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    Five healthcare technologies likely to be developed in the next 10 years


    In the next decade, many of the concepts aiming to streamline the healthcare industry could be reality. Technology such as artificial intelligence, blockchain, and virtual reality make interoperability and automation possible, as tech giants and startups partner with hospitals and health systems to prevent medical episodes and lower healthcare costs.

    “We are entering an era of massive innovation in healthcare to combat the rising costs of the last decade,” says Jay Samit, independent vice chair of digital reality for Deloitte. He says as patients begin to get more involved in their personal healthcare, providers will have even more data to make better decisions.

    “Right now, we use smartphones to track our vitals and our steps, but when artificial intelligence is tied into the phone, it could tell you that you might have a heart attack in 30 days. You would take that seriously,” Samit says. “Healthcare currently happens after the event, and new technology will make it more preventive.”

    Here are five of the top healthcare technologies that experts say will be commonplace in the next decade:

    1. Blockchain technology

    Finding secure and reliable ways to transmit sensitive data between stakeholders has been an issue in healthcare for years. But many experts are confident that blockchain technology applied to clinical and claims data will result in huge cost savings in the next decade.

    “Everyone talks about big data, but there needs to be a longitudinal view of the data that sits in different silos. Blockchain enables that,” says Shahram Ebadollahi, chief science officer for IBM Watson Health.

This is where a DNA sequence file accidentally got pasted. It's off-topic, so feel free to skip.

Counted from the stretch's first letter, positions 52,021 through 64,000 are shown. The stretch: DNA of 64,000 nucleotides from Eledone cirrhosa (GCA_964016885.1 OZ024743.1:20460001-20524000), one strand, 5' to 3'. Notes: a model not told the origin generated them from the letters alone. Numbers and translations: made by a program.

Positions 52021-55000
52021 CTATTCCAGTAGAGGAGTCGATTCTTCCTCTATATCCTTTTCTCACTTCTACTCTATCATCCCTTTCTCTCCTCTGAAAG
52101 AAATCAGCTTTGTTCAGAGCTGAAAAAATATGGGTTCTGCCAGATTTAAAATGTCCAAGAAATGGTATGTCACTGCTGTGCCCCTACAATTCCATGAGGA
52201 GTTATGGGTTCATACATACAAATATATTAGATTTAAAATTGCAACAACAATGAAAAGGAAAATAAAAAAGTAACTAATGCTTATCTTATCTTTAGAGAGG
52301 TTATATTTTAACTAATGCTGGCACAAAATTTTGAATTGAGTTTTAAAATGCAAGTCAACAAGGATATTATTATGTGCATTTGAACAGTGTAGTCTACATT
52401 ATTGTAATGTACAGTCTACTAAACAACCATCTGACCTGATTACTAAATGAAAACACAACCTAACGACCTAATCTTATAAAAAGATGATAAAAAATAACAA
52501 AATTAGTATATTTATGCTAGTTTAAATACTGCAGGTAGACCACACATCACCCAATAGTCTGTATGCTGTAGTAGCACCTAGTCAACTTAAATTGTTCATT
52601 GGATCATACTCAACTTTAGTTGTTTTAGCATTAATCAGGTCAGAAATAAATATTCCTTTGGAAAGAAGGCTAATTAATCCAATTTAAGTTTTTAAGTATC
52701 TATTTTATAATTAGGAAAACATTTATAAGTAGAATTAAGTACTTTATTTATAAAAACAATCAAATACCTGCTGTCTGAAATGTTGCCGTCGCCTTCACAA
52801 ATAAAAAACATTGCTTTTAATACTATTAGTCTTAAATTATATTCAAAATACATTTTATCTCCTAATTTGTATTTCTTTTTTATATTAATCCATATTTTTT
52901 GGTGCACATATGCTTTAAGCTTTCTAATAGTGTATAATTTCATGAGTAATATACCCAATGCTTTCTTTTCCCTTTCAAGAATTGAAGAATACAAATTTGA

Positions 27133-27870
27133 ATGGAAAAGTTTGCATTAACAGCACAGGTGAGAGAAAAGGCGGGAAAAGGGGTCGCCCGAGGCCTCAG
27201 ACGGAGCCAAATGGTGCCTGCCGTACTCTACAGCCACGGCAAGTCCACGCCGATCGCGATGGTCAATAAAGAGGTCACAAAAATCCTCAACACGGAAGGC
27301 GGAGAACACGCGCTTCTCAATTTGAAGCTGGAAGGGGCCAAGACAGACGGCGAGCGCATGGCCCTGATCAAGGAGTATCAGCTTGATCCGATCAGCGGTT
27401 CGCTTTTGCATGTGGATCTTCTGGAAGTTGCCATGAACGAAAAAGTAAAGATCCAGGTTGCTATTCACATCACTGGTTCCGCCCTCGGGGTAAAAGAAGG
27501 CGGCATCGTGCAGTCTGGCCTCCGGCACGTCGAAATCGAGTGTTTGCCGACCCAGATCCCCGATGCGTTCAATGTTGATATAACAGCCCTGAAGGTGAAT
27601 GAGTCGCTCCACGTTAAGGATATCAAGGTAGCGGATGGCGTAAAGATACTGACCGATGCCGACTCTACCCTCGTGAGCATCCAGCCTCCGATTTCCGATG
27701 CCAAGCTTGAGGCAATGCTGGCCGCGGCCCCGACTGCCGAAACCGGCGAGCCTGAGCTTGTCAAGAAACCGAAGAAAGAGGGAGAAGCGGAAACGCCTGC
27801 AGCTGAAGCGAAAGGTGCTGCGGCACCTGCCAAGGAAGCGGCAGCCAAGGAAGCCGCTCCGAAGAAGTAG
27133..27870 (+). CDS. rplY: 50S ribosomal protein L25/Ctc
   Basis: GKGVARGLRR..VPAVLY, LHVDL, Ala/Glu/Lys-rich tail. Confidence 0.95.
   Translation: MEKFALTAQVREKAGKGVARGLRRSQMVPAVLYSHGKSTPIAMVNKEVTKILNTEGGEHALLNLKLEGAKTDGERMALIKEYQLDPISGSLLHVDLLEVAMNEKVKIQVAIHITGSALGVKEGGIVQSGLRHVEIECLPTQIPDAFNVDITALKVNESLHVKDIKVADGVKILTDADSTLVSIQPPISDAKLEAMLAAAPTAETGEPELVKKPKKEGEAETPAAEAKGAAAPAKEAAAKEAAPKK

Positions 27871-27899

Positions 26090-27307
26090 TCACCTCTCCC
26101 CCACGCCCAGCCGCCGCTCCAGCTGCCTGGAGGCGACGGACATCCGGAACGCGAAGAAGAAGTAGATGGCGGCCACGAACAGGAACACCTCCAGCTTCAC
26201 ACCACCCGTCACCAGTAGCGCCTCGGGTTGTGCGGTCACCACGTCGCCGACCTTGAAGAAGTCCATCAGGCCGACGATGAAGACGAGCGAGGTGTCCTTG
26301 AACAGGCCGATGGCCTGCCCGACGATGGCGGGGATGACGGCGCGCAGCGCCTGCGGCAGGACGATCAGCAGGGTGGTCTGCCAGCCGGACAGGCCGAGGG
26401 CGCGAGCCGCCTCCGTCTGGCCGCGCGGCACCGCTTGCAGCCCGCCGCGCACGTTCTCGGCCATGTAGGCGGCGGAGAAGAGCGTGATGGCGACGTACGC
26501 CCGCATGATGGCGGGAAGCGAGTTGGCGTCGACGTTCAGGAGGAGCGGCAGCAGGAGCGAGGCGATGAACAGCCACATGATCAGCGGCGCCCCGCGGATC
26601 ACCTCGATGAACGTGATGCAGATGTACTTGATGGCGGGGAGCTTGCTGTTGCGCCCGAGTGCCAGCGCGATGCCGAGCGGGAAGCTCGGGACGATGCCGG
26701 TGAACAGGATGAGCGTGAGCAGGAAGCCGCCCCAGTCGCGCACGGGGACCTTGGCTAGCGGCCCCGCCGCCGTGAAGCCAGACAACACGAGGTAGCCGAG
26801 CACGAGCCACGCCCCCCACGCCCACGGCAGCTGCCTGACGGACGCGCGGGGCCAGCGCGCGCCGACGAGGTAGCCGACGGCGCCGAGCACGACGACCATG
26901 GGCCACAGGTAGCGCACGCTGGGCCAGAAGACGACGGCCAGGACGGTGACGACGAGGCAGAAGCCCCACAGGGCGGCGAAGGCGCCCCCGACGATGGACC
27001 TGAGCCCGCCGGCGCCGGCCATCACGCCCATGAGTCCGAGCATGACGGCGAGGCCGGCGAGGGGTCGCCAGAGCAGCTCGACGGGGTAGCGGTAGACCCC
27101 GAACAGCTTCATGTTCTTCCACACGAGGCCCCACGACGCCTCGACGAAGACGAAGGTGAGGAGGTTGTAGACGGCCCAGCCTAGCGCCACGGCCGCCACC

In a blockchain, patient health records could include clinical, behavioral health, and payer information, and can be reviewed, stored and exchanged in a peer-to-peer transaction ledger. Because information is stored in blocks, rather than one file, this allows for the information to be used in clinical decision making or population health management. Patients can give unilateral permission to use portions of the data, and past information can be stored without being changed. This also allows for patient information to be used more widely for clinical trials without researchers having to get multiple layers of permissions.

    Many big players in healthcare technology have been making headway into blockchain. IBM Watson Health is currently working with the CDC to identify uses for it and barriers for adoption. Their goal is to exchange different types of information including clinical trial data, genomic data and patient generated data, making it available to several stakeholders in a secure way. Deloitte has also submitted a whitepaper to the HHS Office of the National Coordinator for Health Information Technology detailing how blockchain can be used to make health information exchanges more secure and interoperable. Gem, a startup blockchain provider, has also partnered with CDC to explore population health solutions.

    Ebadollahi says the various uses for blockchain technology would impact supply chain sectors of healthcare, clinical trials, business, and clinical fields.

    “We see an increase in the number of risk-shared, gain-shared contracts and there are penalties for those that don’t make their outcomes. There are different outcomes produced by various players, and blockchain is a way to keep track of the outcomes of various players. It will be a huge cost savings once it is adopted on a wide scale,” Ebadollahi says.

    Next: "Intelligent" interoperability 



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